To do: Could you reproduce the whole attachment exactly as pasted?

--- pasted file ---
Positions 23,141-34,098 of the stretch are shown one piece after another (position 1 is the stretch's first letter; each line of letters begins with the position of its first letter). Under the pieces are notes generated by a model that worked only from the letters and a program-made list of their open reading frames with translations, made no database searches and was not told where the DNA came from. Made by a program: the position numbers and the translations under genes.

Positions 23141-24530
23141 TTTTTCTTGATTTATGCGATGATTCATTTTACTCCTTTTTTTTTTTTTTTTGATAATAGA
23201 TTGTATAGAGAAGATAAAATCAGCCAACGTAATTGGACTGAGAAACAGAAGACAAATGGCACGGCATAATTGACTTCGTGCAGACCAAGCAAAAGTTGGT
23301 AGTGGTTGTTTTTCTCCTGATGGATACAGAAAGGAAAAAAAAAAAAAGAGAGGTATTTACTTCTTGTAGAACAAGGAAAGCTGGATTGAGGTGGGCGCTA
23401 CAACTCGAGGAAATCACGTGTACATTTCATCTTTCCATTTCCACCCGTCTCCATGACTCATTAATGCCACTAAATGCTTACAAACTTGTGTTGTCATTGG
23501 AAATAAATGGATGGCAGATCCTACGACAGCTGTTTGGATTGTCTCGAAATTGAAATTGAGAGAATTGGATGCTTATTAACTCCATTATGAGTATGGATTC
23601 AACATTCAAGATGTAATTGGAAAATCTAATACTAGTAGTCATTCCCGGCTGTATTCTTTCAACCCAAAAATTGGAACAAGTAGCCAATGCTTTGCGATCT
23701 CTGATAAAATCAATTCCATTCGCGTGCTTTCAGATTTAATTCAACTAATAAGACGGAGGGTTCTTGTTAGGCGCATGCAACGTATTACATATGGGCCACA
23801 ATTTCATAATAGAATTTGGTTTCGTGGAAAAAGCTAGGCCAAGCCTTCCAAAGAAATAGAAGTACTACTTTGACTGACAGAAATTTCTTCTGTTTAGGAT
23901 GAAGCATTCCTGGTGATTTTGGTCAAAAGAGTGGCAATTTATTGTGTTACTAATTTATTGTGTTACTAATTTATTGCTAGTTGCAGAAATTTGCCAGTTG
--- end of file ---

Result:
Positions 23,141-34,098 of the stretch are shown one piece after another (position 1 is the stretch's first letter; each line of letters begins with the position of its first letter). Under the pieces are notes generated by a model that worked only from the letters and a program-made list of their open reading frames with translations, made no database searches and was not told where the DNA came from. Made by a program: the position numbers and the translations under genes.

Positions 23141-24530
23141 TTTTTCTTGATTTATGCGATGATTCATTTTACTCCTTTTTTTTTTTTTTTTGATAATAGA
23201 TTGTATAGAGAAGATAAAATCAGCCAACGTAATTGGACTGAGAAACAGAAGACAAATGGCACGGCATAATTGACTTCGTGCAGACCAAGCAAAAGTTGGT
23301 AGTGGTTGTTTTTCTCCTGATGGATACAGAAAGGAAAAAAAAAAAAAGAGAGGTATTTACTTCTTGTAGAACAAGGAAAGCTGGATTGAGGTGGGCGCTA
23401 CAACTCGAGGAAATCACGTGTACATTTCATCTTTCCATTTCCACCCGTCTCCATGACTCATTAATGCCACTAAATGCTTACAAACTTGTGTTGTCATTGG
23501 AAATAAATGGATGGCAGATCCTACGACAGCTGTTTGGATTGTCTCGAAATTGAAATTGAGAGAATTGGATGCTTATTAACTCCATTATGAGTATGGATTC
23601 AACATTCAAGATGTAATTGGAAAATCTAATACTAGTAGTCATTCCCGGCTGTATTCTTTCAACCCAAAAATTGGAACAAGTAGCCAATGCTTTGCGATCT
23701 CTGATAAAATCAATTCCATTCGCGTGCTTTCAGATTTAATTCAACTAATAAGACGGAGGGTTCTTGTTAGGCGCATGCAACGTATTACATATGGGCCACA
23801 ATTTCATAATAGAATTTGGTTTCGTGGAAAAAGCTAGGCCAAGCCTTCCAAAGAAATAGAAGTACTACTTTGACTGACAGAAATTTCTTCTGTTTAGGAT
23901 GAAGCATTCCTGGTGATTTTGGTCAAAAGAGTGGCAATTTATTGTGTTACTAATTTATTGTGTTACTAATTTATTGCTAGTTGCAGAAATTTGCCAGTTG